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From: "Thomas B. Passin" <firstname.lastname@example.org>
> [Karl Stubsjoen]
>>Here is an outline of my current problem then:
> > 1. original data submitted - unicode "TM" submitted as part of data
> > 2. server side XML generated and encoded as ISO-8859-1
> > 3. ixmlhttprequest made for XML data - which is *blindly* downloaded and
> > encoded as UTF-8
> > 4. MSXML3 chokes when attempting to load xml, error is "Invalid
> > characters..."
> I've really been surprised at all the places that Microsoft is either
> non-conforming or simply does things in a way that can be unworkable in
> certain situations. I've seen in in .NET web services, and SQL server
> querying an xml file for query parameters, and now this.
Actually, I would not be too hard on Microsoft here. (I am happy to supply
other reasons :-)
Throughout the computing world transcoders (the software that converts text
between encodings) typically do not provide proper facilities to cope with
missing characters in the output encoding. If you are lucky, they transcoder
will fail and tell you there is something wrong. But typically transcoders
will just strip or substitute with '?' the missing character.
It is not just Microsoft but the state of play in our computing infrastructure.
When you are working with data in different encodings and Unicode
infrastructure, importing from different encodings is safe but exporting
is not safe. At least, you need to take especial care.
How could API vendors help in this? For a start, they should offer
a mode for all text export so that an encoding error can cause the
export to fail. Even better would be to offer "smart trancoders"
which would allow characters not in the output character encoding
to be replaced by numeric character references (e.g. \uHHHH or
&#xHHHH; ) of various kinds.
A couple of years ago I created a couple of lossless transcoders:
AT&Ts licensing of tcs put the kibosh on the tcs-based version.
Actually, I believe that the general way we think about character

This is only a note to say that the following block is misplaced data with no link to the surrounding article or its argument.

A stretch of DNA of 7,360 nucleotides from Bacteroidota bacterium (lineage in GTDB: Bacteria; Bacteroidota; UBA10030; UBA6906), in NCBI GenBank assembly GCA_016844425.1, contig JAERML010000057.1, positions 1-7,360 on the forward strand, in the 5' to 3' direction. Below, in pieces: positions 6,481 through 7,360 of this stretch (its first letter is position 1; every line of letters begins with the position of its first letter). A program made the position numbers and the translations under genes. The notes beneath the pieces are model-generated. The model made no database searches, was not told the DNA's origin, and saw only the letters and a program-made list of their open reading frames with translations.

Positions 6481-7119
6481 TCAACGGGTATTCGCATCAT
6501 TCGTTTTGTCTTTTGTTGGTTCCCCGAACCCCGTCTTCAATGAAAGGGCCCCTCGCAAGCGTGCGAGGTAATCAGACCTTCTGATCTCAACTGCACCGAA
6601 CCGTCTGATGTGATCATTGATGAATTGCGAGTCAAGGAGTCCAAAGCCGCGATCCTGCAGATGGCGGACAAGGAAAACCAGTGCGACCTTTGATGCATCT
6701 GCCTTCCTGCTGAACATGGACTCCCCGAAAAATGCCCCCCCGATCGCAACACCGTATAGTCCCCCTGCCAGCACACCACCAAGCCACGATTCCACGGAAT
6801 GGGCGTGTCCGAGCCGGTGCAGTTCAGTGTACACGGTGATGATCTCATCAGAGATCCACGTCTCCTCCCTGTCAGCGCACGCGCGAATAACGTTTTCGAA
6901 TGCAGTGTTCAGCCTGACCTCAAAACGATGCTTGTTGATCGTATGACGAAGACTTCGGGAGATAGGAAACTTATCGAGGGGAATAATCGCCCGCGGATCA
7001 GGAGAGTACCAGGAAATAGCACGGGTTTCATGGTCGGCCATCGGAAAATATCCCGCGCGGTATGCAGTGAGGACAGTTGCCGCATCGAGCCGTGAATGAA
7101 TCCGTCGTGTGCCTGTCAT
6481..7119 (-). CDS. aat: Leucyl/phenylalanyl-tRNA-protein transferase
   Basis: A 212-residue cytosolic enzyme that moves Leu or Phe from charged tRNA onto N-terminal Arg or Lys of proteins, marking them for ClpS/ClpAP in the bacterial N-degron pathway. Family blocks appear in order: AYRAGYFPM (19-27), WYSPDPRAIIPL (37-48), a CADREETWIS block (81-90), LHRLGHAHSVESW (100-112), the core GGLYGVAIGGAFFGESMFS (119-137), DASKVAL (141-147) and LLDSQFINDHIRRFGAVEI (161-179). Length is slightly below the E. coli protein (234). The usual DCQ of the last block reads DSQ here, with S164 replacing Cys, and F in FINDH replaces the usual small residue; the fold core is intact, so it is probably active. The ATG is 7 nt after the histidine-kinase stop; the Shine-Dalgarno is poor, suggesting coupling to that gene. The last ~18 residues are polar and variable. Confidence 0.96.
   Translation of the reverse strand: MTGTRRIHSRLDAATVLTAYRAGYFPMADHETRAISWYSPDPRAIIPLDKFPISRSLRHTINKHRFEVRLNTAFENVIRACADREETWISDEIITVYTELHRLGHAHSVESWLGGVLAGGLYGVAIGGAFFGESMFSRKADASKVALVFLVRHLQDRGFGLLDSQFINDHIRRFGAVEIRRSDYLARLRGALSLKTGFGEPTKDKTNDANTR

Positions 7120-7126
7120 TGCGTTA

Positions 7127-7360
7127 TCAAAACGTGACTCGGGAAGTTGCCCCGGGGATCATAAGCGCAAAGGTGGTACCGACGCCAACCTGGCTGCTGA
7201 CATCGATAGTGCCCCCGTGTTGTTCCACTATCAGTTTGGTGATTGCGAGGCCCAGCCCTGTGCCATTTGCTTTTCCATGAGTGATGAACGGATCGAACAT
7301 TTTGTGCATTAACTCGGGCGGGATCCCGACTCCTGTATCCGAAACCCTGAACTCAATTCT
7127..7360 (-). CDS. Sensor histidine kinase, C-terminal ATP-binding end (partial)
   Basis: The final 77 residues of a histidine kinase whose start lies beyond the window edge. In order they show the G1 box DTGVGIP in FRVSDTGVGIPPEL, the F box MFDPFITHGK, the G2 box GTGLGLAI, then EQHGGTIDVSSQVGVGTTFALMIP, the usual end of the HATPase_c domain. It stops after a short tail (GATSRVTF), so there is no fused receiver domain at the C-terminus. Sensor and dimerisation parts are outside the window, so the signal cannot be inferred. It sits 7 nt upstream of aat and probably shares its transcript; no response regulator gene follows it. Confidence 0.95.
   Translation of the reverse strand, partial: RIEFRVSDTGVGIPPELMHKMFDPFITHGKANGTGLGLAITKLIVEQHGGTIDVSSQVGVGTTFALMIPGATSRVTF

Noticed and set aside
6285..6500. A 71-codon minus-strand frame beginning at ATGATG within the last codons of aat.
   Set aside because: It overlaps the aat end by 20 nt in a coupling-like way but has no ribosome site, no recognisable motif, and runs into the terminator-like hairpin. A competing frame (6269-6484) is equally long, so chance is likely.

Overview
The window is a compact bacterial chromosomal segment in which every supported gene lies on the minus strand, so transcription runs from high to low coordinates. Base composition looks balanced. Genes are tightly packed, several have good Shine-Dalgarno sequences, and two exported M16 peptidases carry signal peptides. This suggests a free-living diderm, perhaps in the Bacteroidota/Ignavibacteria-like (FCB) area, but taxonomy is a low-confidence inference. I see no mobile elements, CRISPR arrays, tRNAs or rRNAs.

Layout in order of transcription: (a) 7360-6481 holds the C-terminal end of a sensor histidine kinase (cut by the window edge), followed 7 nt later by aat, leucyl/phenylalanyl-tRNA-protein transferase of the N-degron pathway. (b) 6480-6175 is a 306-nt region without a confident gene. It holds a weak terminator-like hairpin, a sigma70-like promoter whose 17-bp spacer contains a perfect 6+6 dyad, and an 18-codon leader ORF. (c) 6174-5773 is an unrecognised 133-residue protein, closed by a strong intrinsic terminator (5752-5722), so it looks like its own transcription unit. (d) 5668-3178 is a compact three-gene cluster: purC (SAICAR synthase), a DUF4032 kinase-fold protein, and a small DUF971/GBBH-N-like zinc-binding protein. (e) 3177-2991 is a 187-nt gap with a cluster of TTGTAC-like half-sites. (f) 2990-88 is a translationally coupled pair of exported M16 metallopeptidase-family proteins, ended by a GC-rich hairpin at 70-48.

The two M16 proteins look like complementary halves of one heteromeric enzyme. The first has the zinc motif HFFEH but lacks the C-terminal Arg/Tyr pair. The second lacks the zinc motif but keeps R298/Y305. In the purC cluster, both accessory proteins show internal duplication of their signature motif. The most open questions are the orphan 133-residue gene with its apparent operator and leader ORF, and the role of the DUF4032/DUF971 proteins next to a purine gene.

encodings is faulty: we need to think in terms of coping with
variants. The GLUE project (GLUE Loses User Encodings!)
at http://www.ascc.net/xml/en/utf-8/glue.html was an attempt
to move in a different direction, but we dropped it in favour of
Mark Davis' ICU effort which looked promising.
The other culprit is C and byte-based DBMS. The generation
of programmers who grew up expecting a character to be
8-bytes (or expecting that all strings will be in their local encoding)
-- which is my generation -- have made an infrastructure that breaks
easily. The more recent APIs from Java, .NET, Apples etc are
much better in this, but we still have a lot of older code floating
about, and code written by private individuals and contributed
to open source is often really bad in this regard.
Even HTTP has not been immune to this: when you send a
request, what encoding is used? Until recently it was up
in the air.
That is why XML is so strict and definite about encodings:
you have to know every step of the chain. Ultimately many
programmers will conclude that it is simpler to mandate
UTF-8 at every part of their processing chain, whereever
Furthermore, this is why it is important that XML keep
enough characters unused to be able to detect encoding
errors. XML 2.0 should bad all non-whitespace control
for more on that.